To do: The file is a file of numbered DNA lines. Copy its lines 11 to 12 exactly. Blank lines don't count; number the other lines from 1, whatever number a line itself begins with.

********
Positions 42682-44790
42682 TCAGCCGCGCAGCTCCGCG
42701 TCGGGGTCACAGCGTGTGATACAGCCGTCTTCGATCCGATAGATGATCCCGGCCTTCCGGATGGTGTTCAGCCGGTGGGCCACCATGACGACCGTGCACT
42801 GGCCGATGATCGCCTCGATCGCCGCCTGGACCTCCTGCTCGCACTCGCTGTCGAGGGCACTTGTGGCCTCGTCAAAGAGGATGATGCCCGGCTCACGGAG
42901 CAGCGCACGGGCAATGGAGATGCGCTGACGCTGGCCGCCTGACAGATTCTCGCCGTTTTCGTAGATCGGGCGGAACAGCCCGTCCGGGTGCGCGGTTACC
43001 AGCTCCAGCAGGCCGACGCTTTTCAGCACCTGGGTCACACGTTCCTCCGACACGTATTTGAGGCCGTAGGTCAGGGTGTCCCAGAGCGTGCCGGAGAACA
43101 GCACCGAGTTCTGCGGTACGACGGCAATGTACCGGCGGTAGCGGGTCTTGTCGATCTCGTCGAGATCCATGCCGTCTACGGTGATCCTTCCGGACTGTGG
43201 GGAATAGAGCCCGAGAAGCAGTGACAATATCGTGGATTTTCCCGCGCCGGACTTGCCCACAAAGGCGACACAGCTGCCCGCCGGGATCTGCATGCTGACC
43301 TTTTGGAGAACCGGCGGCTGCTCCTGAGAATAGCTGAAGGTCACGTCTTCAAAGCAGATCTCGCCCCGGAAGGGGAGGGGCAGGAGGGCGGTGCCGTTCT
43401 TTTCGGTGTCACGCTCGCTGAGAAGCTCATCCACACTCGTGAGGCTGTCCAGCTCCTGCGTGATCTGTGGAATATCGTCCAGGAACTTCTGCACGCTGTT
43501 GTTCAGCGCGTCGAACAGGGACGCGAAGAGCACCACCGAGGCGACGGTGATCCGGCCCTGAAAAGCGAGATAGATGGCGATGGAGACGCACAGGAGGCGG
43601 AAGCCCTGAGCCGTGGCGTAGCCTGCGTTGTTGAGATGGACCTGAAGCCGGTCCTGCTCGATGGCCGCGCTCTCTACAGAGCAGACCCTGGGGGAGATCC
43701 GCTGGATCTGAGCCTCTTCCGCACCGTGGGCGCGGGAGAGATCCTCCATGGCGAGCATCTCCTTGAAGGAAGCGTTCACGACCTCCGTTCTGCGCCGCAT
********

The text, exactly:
43501 GTTCAGCGCGTCGAACAGGGACGCGAAGAGCACCACCGAGGCGACGGTGATCCGGCCCTGAAAAGCGAGATAGATGGCGATGGAGACGCACAGGAGGCGG
43601 AAGCCCTGAGCCGTGGCGTAGCCTGCGTTGTTGAGATGGACCTGAAGCCGGTCCTGCTCGATGGCCGCGCTCTCTACAGAGCAGACCCTGGGGGAGATCC